Europe’s top court, the Court of Justice of the European Union (CJEU), has struck down the 15-year-old Safe Harbour agreement that allowed the free flow of information between the US and EU. The most significant repercussion of this ruling is that American companies, such as Facebook, Google, and Twitter, may not be allowed to send user data from Europe back to the US.

The case was originally sent to the CJEU by the High Court of Ireland, after the Irish data protection authority rejected a complaint from Maximillian Schrems, an Austrian citizen. He had argued that in light of Snowden’s revelations about the NSA, the data he provided to Facebook that was transferred from the company’s Irish subsidiary to the US under the Safe Harbour scheme was not, in fact, safely harboured.

Minister Richard Bruton T.D. Joins Microsoft to mark the start of construction of Microsoft’s new €134m Campus, 20/10/2015

“Technology is an area we have specifically targeted as part of our Action Plan for jobs and we have put in place a range of measures to support growth in this area. Microsoft was one of the first US companies to choose Ireland as a location for its EMEA operations.”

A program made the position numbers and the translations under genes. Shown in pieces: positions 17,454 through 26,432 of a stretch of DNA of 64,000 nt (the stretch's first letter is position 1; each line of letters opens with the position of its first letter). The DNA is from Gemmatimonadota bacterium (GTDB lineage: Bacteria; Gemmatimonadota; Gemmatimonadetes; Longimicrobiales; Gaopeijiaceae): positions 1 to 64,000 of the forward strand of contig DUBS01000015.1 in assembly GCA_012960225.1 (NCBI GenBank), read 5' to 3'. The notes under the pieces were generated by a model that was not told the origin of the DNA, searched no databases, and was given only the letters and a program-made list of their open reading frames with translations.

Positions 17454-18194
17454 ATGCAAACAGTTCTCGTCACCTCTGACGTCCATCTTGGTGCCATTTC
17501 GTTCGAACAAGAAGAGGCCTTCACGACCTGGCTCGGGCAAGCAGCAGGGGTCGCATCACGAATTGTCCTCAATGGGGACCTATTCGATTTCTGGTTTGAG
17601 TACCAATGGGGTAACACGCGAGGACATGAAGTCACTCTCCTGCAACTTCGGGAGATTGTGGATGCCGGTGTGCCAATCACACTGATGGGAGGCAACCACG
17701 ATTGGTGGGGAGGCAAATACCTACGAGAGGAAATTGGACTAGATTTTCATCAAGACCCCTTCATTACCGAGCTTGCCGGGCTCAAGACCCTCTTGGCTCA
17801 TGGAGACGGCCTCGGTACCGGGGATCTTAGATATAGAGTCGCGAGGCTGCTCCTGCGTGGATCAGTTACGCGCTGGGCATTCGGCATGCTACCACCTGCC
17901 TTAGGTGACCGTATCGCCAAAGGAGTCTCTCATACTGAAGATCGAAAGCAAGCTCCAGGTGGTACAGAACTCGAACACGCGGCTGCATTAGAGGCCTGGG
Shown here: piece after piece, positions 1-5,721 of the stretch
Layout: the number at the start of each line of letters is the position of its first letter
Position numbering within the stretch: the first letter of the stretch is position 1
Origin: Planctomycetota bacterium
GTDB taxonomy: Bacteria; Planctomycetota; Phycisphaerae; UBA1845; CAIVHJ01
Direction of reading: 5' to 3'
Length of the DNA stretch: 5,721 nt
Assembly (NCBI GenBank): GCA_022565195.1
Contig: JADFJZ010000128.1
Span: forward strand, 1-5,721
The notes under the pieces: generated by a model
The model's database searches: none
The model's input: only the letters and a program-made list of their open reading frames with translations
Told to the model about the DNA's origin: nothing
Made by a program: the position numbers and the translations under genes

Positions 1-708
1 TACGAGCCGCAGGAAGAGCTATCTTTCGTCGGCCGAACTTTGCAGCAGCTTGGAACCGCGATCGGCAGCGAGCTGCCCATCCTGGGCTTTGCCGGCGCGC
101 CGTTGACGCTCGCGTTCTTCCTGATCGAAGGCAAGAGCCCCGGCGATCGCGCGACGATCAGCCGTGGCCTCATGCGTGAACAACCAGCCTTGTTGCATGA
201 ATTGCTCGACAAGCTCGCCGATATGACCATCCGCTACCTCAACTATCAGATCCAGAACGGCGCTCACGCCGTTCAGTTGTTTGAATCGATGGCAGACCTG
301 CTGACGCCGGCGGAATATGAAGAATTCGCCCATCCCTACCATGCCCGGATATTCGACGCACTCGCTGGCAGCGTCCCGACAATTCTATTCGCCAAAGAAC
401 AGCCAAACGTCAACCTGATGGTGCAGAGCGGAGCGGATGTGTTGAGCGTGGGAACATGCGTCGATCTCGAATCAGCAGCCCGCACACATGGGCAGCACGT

‘DRI challenges independence of Ireland’s Data Protection Authority’, 28/01/2016

Digital Rights Ireland has instructed its lawyers to serve legal papers on the Irish government, challenging whether the office of the Irish Data Protection Commissioner is truly an independent data protection Authority under EU law.

Ireland’s position as the EU’s centre for technology multinational companies makes it critical for the protection of all EU citizens’ rights that the state has a world class data protection regulatory regime.

A series of cases from the CJEU, the EU’s top court, have stressed the critical importance of a truly independent data protection authority. Most recently, in the Schrems case on Safe Harbour, the lack of such an independent watchdog was cited as one of the most significant differences between the EU and US privacy systems.

DRI’s case is that Ireland has failed to properly implement EU data protection law, or to follow the requirements of the Charter of Fundamental Rights by failing to ensure the Irish DPC is genuinely independent from the Government.

✩ Want You To Know: What A Load Of Teatox